In utopianism and the would-be political group I explored a layer of utopianism within intense social change movements like Occupy Wall Street, and I suggested that the utopian drive in these situations may be at least as much about immediate participant experience as it is about an envisioned ideal future. That is to say the incarnated utopian space (e.g. Liberty Square) provides an integrated group identity that fills a lack for many core participants. The lack is caused at least partly by the fragmentation of modern existence — the dispersal of our identities across many spheres (e.g. workplace, family, religion, interest, hobby, neighborhood, etc.) and the accompanying anxiety caused by the necessary constant juggling of our selves. Who are we? Each of us contains many selves, many performances, each of which emerges in relation to different groups and circumstances. But those who can step fully into one single radically integrating identity are able to fill this lack and longing—even if temporarily—with an integrated sense of self and of belonging. Out of many identity fragments emerges a singularity: the revolutionary. And those who are unable to step in so fully can still experience this utopian space as representing the potential completion of their lack.
The potential problem with this arrangement is political. Because this utopian space is what fills our lack, the achievement of the space will likely be exalted over what the space achieves; the life of the group over the group’s capacity to act as a vehicle for change. The sense of utopia, as defined above, can be accomplished without ever having to actually win anything.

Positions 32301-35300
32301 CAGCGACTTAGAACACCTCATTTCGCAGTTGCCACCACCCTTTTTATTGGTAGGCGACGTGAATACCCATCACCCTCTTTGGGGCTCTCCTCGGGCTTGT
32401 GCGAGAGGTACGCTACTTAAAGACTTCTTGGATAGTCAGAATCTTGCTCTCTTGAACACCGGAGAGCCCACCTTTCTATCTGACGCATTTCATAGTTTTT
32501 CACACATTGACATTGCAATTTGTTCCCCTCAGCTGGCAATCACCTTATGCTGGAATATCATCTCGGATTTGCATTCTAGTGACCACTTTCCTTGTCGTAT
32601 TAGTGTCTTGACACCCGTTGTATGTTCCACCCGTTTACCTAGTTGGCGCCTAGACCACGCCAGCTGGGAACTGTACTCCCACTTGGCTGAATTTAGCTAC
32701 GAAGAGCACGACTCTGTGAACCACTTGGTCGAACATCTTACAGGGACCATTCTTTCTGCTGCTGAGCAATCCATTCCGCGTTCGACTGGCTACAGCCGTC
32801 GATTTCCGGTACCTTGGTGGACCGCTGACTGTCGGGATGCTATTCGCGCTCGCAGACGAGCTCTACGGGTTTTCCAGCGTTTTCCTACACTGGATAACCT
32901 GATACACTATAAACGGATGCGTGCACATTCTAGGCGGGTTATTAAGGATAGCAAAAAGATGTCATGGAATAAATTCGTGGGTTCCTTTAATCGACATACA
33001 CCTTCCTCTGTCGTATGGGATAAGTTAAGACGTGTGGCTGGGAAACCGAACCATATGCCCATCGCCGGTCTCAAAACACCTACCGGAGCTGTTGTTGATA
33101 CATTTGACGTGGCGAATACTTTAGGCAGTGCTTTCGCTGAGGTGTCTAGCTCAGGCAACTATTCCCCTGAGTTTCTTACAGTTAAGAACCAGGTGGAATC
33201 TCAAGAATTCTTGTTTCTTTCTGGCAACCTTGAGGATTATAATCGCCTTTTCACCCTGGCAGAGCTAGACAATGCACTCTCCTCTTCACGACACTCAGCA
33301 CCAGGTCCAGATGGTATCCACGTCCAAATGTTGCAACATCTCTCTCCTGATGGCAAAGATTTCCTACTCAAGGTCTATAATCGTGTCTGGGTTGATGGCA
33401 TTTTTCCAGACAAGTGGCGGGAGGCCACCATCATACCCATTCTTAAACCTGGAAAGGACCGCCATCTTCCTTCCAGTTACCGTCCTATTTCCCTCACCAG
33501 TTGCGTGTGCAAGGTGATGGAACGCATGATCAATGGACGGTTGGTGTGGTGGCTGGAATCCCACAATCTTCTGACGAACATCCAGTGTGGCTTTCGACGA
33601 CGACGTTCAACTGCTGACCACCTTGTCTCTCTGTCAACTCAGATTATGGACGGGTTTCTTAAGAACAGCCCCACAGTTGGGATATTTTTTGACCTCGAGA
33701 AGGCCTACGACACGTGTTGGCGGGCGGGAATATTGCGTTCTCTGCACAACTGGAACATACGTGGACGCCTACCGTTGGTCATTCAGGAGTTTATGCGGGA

This is how a group’s internal processes can come to stand in for a strategy. Our tactics, ostensibly about moving forward a strategy or plan, become valued more for their self-expressive and group-benefiting capacities than for their instrumentality. What does this look like? In the real-life planning, processes, and actions of such a group? I will describe my observations from a planning meeting for an action. I believe that candid and descriptive discussion of this phenomenon is important, but it is also tricky. The point is not to single out particular individuals or groups, so I am omitting and changing some details and not naming individuals or the group itself.
The meeting started by jumping immediately into logistical matters. This was the group’s first large-group meeting to plan for the action, so it was not the case that a strategic stage had preceded and we were now in the logistical/implementation phase. Several minutes into logistical matters, it was mentioned that a smaller core had done some pre-planning and scouting of the action site. But they shared neither what they discussed nor any context they might have read. The word strategy was not mentioned, nor anything even vaguely resembling strategy. The goals of what the action might accomplish were never discussed. Instead we immediately launched into logistics. We discussed roles: medics, legal support, bail and jail support, sign-making, media, etc. There was a lot of emphasis on risk—on the levels of risk—and on logistical matters that kept that risk at the forefront of participants’ minds. Group members could choose between different levels of risk (of arrest and/or confrontation with police). The levels were represented by color codes, safest to riskiest: green, orange, red. The large group later split into smaller planning groups corresponding with these color codes. (This emphasis on risk is important as it relates to a ritualistic hierarchy of sacrificial behavior — and the difficulty of honestly critiquing this group pattern from within the group. Further explication of this point will be saved for a future post.) Continue reading